[Helie] stands charged by the accompanying certified copy of Indictment #8799 now pending in the 31st Judicial District Court of Gray County, Texas, with the crime of [felony possession of marijuana between 50 and 2000 pounds], committed while physically present in said county and state, on or about the 23rd day of July, 2010, but who has, since the commission of said offense, and with a view of avoiding prosecution, fled from the jurisdiction of this State and is now a fugitive from justice and has taken refuge and is now to be found in the County of Yavapai, State of Arizona.

Finally, the state presented a Governor's Warrant, dated October 3, 2011, and a request to withhold extradition pending local charges, dated October 6, 2011. Each document was admitted without objection, though Helie argued at the hearing, and maintains on appeal, that the documents fail to establish his felony-release status on the date he committed the Arizona felonies.

¶7 During the aggravation hearing, the state also called a DPS detective to testify regarding Helie's release status. Without objection, the detective recounted her communication with Texas authorities from which she understood Helie to have been released on pending felony charges. During cross-examination, the detective acknowledged that Texas authorities had not disclosed any basis for asserting that Helie was on felony release.

¶8 The superior court took the matter under advisement and ruled that Helie was on felony release when he was arrested for the Arizona felonies. On January 25, 2013, the court then sentenced Helie to concurrent prison terms of six years and one year, granting him 511 days of presentence incarceration credit. Because the court found that Helie committed the Arizona felonies while on felony release, it added two years to each prison term for a total of eight years and three years. Helie timely appeals.


¶9 Helie contends that the evidence presented failed to support the superior court's determination that he was on felony release when he committed the Arizona felonies, and that his sentences therefore should not have been enhanced. Because sentencing is the responsibility of the trial court, we will not alter the trial court's sentencing determination absent an abuse of discretion. State v. Mincey, 141 Ariz. 425, 445, 687 P.2d 1180, 1200 (1984). In considering a sufficiency-of-the-evidence claim, we review the record to determine whether substantial evidence supports the court's findings of fact. State v. Gunches, 225 Ariz. 22, 25, 14, 234 P.3d 590, 593 (2010). We view the evidence in the light most favorable to upholding the trial court's ruling. State v. Ellison, 213 Ariz. 116, 126, 25, 140 P.3d 899, 909 (2006).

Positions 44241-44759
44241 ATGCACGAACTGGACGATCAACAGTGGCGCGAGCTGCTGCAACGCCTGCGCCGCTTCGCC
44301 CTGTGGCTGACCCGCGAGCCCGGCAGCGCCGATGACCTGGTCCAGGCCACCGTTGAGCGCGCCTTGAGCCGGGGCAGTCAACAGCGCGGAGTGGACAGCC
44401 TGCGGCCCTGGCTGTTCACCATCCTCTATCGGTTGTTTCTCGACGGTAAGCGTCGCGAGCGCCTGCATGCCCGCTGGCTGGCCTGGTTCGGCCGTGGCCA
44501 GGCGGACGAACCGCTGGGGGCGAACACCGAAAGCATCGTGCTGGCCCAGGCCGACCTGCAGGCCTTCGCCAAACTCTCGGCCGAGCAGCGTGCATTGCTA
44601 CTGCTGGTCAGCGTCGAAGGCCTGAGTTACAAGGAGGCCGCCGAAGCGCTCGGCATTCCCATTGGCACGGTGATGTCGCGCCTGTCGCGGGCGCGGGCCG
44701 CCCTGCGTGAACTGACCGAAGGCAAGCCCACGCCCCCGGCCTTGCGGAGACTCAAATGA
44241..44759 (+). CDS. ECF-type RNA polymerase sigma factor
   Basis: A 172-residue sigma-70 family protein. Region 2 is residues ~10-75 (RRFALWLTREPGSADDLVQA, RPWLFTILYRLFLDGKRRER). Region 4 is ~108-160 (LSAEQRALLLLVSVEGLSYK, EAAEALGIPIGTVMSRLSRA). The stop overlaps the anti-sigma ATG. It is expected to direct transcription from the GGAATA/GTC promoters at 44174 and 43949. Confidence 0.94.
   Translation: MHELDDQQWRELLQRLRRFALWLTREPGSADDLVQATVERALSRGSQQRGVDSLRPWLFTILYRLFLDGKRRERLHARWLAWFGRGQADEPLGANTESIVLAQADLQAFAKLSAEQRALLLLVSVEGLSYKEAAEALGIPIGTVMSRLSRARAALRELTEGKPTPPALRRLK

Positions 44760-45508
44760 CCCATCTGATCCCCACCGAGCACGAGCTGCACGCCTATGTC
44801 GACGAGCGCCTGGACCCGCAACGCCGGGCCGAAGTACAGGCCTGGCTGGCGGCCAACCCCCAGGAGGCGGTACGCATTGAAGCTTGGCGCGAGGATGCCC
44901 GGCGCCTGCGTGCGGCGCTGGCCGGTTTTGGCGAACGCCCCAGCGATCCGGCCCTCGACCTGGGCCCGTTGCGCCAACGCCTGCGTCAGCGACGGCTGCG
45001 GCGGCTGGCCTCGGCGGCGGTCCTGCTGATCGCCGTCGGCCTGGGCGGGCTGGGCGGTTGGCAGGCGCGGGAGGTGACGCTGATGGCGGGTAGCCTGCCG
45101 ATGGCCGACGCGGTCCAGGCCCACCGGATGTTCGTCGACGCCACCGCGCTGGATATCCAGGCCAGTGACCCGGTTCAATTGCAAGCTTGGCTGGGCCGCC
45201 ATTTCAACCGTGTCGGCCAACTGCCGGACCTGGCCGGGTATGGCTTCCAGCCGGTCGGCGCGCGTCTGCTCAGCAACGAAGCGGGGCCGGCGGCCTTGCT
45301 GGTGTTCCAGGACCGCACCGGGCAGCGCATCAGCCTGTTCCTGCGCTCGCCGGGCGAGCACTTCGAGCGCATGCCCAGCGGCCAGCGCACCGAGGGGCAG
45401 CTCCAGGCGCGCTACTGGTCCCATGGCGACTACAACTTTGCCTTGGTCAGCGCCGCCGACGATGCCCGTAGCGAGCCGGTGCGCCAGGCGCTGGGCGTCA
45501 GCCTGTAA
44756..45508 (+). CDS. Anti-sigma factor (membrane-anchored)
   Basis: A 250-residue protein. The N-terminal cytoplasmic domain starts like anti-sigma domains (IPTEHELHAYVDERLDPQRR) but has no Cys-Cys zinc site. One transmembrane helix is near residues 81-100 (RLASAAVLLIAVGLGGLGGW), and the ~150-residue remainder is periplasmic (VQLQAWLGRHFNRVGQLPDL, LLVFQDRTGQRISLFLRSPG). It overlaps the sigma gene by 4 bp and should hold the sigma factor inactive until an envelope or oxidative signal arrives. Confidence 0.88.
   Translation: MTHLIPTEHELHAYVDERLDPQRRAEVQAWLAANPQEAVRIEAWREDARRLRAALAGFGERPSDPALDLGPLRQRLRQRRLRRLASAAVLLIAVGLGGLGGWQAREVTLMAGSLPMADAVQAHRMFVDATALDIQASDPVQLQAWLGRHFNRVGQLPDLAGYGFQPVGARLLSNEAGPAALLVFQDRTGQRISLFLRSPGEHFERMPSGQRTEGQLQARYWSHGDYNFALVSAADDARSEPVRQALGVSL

¶10 Evidence is sufficient when it is more than a mere scintilla, and could convince reasonable persons of the defendant's guilt beyond a reasonable doubt. State v. Tison, 129 Ariz. 546, 553, 633 P.2d 355, 362 (1981). A defendant's alleged felony-release status must likewise be proven beyond a reasonable doubt before his or her sentence can be enhanced on that basis. State v. Gross, 201 Ariz. 41, 42, 1, 31 P.3d 815, 816 (App. 2001). Sufficient evidence may be either direct or circumstantial, and may support differing reasonable inferences. State v. Anaya, 165 Ariz. 535, 543, 799 P.2d 876, 884 (App. 1990). Accordingly, "[w]e do not consider if we would reach the same conclusion as the trier-of-fact, but only if 'there is a complete absence of probative facts to support its conclusion.'" State v. Carlisle, 198 Ariz. 203, 206, 11, 8 P.3d 391, 394 (App. 2000) (citation omitted). Here, we conclude that the evidence was sufficient to support Helie's sentencing enhancements.